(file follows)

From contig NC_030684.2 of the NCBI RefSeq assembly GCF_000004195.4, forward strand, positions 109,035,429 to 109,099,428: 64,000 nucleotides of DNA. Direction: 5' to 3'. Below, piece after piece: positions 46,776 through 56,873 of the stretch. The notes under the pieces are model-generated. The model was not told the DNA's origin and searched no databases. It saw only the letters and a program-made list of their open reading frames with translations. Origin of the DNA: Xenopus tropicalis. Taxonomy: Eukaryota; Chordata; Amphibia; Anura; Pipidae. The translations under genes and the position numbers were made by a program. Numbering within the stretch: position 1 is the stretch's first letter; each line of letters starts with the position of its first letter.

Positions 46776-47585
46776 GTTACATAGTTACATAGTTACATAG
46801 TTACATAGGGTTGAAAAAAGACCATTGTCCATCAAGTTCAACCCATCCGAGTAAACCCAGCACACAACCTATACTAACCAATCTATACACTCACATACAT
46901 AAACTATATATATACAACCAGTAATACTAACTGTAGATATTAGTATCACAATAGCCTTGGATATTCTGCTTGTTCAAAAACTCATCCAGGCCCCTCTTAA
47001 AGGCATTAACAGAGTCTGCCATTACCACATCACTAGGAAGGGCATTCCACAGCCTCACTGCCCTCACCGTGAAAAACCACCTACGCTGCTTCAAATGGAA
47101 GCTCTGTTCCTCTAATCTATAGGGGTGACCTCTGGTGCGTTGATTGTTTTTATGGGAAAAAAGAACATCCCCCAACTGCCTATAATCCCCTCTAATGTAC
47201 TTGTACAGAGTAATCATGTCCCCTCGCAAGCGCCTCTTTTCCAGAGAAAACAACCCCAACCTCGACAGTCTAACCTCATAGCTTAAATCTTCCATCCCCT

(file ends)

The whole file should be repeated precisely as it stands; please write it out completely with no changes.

From contig NC_030684.2 of the NCBI RefSeq assembly GCF_000004195.4, forward strand, positions 109,035,429 to 109,099,428: 64,000 nucleotides of DNA. Direction: 5' to 3'. Below, piece after piece: positions 46,776 through 56,873 of the stretch. The notes under the pieces are model-generated. The model was not told the DNA's origin and searched no databases. It saw only the letters and a program-made list of their open reading frames with translations. Origin of the DNA: Xenopus tropicalis. Taxonomy: Eukaryota; Chordata; Amphibia; Anura; Pipidae. The translations under genes and the position numbers were made by a program. Numbering within the stretch: position 1 is the stretch's first letter; each line of letters starts with the position of its first letter.

Positions 46776-47585
46776 GTTACATAGTTACATAGTTACATAG
46801 TTACATAGGGTTGAAAAAAGACCATTGTCCATCAAGTTCAACCCATCCGAGTAAACCCAGCACACAACCTATACTAACCAATCTATACACTCACATACAT
46901 AAACTATATATATACAACCAGTAATACTAACTGTAGATATTAGTATCACAATAGCCTTGGATATTCTGCTTGTTCAAAAACTCATCCAGGCCCCTCTTAA
47001 AGGCATTAACAGAGTCTGCCATTACCACATCACTAGGAAGGGCATTCCACAGCCTCACTGCCCTCACCGTGAAAAACCACCTACGCTGCTTCAAATGGAA
47101 GCTCTGTTCCTCTAATCTATAGGGGTGACCTCTGGTGCGTTGATTGTTTTTATGGGAAAAAAGAACATCCCCCAACTGCCTATAATCCCCTCTAATGTAC
47201 TTGTACAGAGTAATCATGTCCCCTCGCAAGCGCCTCTTTTCCAGAGAAAACAACCCCAACCTCGACAGTCTAACCTCATAGCTTAAATCTTCCATCCCCT